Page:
ARTIST: Electric Light Orchestra
TITLE: No Answer / (Electric Light Orchestra in the UK)
YEAR RELEASED: 1971
CHART ACTION: #196 US, #32 UK
SINGLES: 10538 Overture (#9 UK)
OTHER SONGS YOU MAY KNOW: Nah
LINEUP: Jeff Lynne, Roy Wood, Bev Bevan, Bill Hunt, Steve Woolam, Richard Tandy, Wilf Gibson, Hugh McDowell, Mike Edwards, Andy Craig
WHAT’S IT ALL ABOUT: The Move (long live the Move) transitioned to ELO on this album as the orchestral concept Wood and Lynne were working on came to fruition. The results are mixed, but Lynne’s songs foreshadowed what ELO would become.
SOME WORDS, PHRASES AND CLAUSES ABOUT THIS RECORD: Wood and Lynne had been thinking of the concept of the Electric Light Orchestra for a year or so, but they first had to free themselves of obligations around The Move. While doing that, Lynne came up with “10538 Overture”, Wood added a shit-ton of cellos, and there you go – ELO was born.
This was short lived. While Wood was the driver behind The Move, Lynne had a stint as a leader of The Idle Race and joined the move specifically to work on this eventual project. Wood left after a tour of Italy to form another band (Wizzard – who never made an impression in the US).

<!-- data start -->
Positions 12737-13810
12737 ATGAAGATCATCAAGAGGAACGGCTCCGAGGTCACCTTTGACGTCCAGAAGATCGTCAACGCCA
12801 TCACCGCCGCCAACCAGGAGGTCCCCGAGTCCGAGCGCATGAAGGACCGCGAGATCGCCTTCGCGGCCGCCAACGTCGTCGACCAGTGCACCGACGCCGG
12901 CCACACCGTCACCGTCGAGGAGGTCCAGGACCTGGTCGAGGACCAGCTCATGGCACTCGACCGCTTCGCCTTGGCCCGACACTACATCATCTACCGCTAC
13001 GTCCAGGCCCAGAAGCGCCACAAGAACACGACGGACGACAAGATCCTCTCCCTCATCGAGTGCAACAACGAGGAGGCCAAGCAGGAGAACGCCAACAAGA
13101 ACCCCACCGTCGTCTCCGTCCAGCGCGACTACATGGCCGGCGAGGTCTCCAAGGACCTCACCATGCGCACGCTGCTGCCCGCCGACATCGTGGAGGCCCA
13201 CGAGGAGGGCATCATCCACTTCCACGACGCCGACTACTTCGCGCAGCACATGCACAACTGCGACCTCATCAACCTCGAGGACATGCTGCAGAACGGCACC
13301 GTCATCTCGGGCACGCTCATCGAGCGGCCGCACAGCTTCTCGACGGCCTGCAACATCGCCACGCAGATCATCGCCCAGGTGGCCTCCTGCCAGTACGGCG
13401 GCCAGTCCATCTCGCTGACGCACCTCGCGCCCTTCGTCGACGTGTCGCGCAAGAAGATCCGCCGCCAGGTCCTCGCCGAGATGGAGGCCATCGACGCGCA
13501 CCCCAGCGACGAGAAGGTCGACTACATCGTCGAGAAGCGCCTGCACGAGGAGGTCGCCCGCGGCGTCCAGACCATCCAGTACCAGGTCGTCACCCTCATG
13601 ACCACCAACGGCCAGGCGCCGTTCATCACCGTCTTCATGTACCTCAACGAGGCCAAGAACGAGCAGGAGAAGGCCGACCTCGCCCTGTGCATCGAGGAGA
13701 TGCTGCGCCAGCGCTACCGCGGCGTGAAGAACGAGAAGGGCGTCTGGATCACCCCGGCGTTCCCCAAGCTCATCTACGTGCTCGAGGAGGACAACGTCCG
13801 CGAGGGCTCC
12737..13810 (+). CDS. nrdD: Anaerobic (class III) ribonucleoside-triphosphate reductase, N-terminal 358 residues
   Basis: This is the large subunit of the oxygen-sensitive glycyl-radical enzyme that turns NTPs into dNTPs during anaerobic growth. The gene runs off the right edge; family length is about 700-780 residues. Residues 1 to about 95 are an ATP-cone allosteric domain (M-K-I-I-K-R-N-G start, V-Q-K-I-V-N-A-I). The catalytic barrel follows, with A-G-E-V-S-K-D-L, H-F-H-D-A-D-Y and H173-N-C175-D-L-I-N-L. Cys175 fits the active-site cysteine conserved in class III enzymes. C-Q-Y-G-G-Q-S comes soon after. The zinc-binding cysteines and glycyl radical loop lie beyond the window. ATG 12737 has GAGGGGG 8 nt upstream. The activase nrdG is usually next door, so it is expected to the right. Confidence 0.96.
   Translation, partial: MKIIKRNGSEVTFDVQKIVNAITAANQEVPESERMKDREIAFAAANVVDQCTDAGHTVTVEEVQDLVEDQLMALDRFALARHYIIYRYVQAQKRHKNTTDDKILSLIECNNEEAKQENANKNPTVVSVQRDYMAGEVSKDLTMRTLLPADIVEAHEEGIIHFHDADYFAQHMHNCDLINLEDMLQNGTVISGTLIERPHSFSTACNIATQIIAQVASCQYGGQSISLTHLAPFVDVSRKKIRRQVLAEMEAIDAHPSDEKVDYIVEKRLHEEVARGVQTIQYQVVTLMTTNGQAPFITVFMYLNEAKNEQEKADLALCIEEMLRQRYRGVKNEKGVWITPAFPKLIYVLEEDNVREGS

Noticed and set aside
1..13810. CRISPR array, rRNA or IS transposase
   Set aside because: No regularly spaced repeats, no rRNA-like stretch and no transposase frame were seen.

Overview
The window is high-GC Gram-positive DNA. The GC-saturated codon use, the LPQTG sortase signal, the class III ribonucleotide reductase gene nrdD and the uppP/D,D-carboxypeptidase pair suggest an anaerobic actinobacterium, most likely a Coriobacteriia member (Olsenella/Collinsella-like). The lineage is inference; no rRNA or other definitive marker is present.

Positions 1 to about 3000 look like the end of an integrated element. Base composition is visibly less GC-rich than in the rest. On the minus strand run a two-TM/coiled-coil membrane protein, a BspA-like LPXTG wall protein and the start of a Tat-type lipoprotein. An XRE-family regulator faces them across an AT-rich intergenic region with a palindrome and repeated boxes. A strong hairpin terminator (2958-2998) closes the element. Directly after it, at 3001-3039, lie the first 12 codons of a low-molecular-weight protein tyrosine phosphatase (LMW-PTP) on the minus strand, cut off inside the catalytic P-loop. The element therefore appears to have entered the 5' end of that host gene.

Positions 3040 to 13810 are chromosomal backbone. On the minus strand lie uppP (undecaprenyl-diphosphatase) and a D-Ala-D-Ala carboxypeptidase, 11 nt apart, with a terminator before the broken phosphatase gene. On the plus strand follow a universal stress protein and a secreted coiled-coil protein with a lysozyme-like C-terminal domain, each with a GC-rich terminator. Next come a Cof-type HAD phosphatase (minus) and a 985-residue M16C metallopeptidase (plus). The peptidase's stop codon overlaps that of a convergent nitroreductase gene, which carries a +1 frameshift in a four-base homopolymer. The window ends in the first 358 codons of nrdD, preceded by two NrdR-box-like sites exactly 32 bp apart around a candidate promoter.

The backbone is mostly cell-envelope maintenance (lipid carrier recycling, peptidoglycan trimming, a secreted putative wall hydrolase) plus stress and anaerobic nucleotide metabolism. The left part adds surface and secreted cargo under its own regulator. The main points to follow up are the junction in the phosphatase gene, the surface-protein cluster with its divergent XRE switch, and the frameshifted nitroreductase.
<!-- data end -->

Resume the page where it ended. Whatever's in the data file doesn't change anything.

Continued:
The album resulting from the collaboration between Lynne and Wood is kind of messy. There’s definitely a difference between Lynne and Wood – Wood’s songs are more unfocused and usually flights of fancy while Lynne wrote the two key songs – the single and “Queen of the Hours”. This is really for die-hards except for those two tracks. The ‘orchestra’ is just the cello and violin players overdubbing repeatedly, giving it kind of a weird cello-heavy tone.
NOTES & MINUTIAE: Bev Bevan refused to play drims on “The Battloe of Marston Moor” because he thought it was terrible. He was mostly right – it’s one of those flights of fancy that ultimately do not satisfy.
IS THERE A DELUXE VERSION: Yes, a few anniversary editions with extra tracks and live tracks.
GRADE: B-: Two great cuts, and a couple of OK Lynne Cuts make it palatable. There’s one or two Wood songs that aren’t bad. An album for completists only.